I have 23 AP's dotted around the school and im trying to figure out a way of getting them to work better, I have been using a Wierless sniffer to see the different channels i have them on, would it be better to have all the AP's to have the same channel say 10 instad of each beeing on its own, with a few repeats a bit appart from each other?
they all have the same SSID but do show up with wildley different SNR scores.
any help appriciated thanks.
1, 6 & 11 are generally the recommended channels in a non managed wireless environment.
The more you have on the same channel, the more interference you wil get. Try to keep adjacent AP's on different channels if you are managing them manually.
Keep to channels 1, 6 & 11.
Try to keep nearby APs on different channels.
802.11b WiFi Frequency Channels
EDIT: Standalone APs will only work so well in a school environment, you should investigate a managed solution like Aruba, Meru or Ruckus
should i set them all to have the same channel? there are no other wierless signals around us, we are set a fair bit away from all the houses
Edit: ok, thanks, ill try and plan it out a bit more, re work a few of them, ill keep them seperate, no money to change the system to anything else, got to live with it, might try and get a controler for them at some point
No you need to have overlapping APS using different channel eg along a corridor they may go 1, 11, 6, 1, etc.
What make and model are your waps?
Netgear WAG102's all the same, just want to see if i can get them running better, they work fine as they are 80-90% of the time, just have a few areas where i can get a signal off a couple but they are all low to average signals
Channel selection has always been a popular topic for 2.4GHz WiFi networks, Per-channel allocations in the band are 5MHz wide (enough for a cordless phone etc) but transmissions are much wider. The amount of bandwidth varies on the standard being used (b, g or n), the radios transmission power and other factors. Run up a spectrum analyser and start a big transfer...You'll see.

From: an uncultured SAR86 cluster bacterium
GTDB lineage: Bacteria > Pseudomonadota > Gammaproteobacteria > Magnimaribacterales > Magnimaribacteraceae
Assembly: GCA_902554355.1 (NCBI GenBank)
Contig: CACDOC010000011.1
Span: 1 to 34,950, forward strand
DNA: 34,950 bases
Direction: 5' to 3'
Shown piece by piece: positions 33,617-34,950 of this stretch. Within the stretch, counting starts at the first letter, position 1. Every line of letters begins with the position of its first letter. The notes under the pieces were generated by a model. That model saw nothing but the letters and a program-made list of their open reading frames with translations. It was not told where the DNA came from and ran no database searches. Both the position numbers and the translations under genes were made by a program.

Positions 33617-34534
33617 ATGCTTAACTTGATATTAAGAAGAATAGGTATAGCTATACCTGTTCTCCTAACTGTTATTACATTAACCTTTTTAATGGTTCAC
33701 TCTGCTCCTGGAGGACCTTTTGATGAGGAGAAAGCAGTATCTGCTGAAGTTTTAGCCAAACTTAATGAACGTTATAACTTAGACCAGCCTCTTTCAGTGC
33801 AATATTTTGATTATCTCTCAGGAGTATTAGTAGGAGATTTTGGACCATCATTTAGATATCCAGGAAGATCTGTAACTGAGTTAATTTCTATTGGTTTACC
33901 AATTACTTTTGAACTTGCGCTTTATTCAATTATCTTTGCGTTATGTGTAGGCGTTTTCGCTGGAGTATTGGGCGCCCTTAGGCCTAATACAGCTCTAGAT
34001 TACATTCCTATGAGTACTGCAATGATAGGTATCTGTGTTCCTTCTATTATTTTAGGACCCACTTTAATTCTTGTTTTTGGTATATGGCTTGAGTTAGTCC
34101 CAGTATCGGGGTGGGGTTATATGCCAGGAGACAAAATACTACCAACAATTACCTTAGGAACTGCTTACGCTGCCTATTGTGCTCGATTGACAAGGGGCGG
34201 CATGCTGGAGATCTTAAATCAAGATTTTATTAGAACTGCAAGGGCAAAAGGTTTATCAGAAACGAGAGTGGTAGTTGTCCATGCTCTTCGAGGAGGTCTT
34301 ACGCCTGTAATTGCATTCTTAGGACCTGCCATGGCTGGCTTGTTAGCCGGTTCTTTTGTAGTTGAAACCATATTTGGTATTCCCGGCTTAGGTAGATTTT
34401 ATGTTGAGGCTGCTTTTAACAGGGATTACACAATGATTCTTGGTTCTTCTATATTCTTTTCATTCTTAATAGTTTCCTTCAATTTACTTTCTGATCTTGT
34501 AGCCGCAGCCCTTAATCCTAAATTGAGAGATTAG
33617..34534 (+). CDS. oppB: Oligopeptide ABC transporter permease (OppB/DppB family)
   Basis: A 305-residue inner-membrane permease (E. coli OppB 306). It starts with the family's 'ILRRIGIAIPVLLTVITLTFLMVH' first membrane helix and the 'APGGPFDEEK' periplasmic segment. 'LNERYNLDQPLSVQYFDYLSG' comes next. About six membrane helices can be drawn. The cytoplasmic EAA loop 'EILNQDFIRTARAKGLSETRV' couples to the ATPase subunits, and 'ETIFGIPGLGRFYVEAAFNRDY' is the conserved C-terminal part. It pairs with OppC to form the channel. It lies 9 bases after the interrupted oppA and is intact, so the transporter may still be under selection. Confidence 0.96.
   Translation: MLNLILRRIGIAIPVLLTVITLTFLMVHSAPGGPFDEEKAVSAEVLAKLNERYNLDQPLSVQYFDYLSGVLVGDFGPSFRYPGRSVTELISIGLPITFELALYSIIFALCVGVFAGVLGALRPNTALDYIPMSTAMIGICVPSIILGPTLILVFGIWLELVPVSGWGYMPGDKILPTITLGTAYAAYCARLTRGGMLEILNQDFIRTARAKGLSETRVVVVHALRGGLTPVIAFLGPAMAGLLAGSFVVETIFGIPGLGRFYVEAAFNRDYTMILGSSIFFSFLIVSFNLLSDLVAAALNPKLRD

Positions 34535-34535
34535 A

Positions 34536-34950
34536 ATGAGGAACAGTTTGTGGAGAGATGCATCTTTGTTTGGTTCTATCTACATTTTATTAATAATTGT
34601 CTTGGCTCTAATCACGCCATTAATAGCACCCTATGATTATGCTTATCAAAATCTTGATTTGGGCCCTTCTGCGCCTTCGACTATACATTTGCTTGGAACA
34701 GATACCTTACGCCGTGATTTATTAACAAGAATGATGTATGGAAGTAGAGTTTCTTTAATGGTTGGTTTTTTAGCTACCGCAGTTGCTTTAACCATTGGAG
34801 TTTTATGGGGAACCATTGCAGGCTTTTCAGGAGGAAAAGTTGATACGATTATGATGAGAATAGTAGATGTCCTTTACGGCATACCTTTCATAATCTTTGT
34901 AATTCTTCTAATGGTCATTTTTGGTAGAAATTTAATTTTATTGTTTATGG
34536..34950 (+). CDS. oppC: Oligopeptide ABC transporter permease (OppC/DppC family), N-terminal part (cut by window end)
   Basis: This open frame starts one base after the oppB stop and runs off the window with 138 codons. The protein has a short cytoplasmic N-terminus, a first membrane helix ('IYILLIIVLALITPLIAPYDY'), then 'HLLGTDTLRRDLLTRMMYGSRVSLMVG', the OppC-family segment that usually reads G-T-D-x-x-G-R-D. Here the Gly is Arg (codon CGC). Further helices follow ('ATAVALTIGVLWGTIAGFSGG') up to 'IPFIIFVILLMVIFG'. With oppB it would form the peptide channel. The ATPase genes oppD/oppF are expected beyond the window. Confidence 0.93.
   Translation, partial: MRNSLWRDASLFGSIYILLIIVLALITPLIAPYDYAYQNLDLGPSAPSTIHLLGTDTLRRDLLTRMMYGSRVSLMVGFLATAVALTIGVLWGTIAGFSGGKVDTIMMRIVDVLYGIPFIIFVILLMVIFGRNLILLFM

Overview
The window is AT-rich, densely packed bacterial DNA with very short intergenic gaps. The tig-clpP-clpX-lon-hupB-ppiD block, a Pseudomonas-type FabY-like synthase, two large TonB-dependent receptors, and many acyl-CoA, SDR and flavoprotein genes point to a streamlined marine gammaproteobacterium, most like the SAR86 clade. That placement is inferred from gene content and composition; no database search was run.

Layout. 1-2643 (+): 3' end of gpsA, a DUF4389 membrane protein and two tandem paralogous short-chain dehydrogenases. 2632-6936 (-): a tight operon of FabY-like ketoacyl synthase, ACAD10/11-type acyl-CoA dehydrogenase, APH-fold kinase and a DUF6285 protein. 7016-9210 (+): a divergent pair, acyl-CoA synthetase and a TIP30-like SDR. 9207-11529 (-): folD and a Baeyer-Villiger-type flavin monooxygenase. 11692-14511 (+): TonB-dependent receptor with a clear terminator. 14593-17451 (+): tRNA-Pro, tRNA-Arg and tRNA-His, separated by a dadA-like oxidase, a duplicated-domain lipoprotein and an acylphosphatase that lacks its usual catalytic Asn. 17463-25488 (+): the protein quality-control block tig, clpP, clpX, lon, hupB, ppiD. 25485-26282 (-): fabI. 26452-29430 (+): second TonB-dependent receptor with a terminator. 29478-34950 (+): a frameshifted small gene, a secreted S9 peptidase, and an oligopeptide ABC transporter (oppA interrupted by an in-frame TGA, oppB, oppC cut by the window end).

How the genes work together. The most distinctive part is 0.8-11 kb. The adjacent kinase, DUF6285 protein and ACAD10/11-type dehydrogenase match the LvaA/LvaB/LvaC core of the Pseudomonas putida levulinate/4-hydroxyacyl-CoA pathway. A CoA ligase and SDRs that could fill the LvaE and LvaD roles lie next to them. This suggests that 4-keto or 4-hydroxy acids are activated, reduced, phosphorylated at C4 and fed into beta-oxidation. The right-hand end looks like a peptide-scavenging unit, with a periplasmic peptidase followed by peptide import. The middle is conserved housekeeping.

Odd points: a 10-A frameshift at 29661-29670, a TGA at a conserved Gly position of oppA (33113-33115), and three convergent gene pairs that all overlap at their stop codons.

The rule of thumb is to keep APs on 1, 6 and 11. The theory is that at typical transmissions Wifi devices will transmit over bandwidths that range up to 22MHz wide. Using the 1, 6, 11 reuse plan give one channel 25MHz of space between channels.
The counter to the 1, 6, 11 design is that a lot of channel space is being wasted. If WiFi devices operate O.K. with only a 20 MHz between APs (or even 18 or 15 MHz), then spacing the channels so far apart could be a waste.
If this is the case a 1, 5, 9, 13 channel reuse plan could be used.
DO NOT put all your APs on the same channel, you will be creating a massive collision domain and will result in HIGH retransmissions thus reduced throughput. Unless you are running a controller that supports SCA like Meru. But if you do have something like that....Bin it..
Note that "near" need not relate to physical distance. Also the effective distance between APs can change due to moving objects (including people). If the AP's in question have an "auto" setting for channel then this could work better than explicitally configuring a channel. Also the 1/6/11 applies only if you are using the 2.4G band. If your APs will do both 2.4 and 5G it's probably worth setting any duel band client machines to only use 5G.
Originally Posted by K.C.Leblanc
With that amount of APs I would seriously consider moving over to a managed system when time and funding permits. It would avoid exactly this sort of problem (amongst many others).
Well, he could use two Netgear WFS709TP controller and convert its WAG102 into WAGL102
Originally Posted by Geoff
Like most people already said, AP`s in the 2.4Ghz range should be configured with channels 1,6 & 11.
You should also consider lowering the Transmitter Power (if this can be configured with these AP`s), if the power is set to high you can get overlapping channels again.
A nice freeware tool to do a site survey is Ekahau HeatMapper, it can measure your coverage, channels, ssid`s etc.
So if you have map of your building you can measure exactly the coverage of your individual access points and overall coverage.
Also lot of people over here use managed systems, we also have one location with a managed system, but my location has unmanaged Cisco AP`s (40) and we prefer it above our managed system.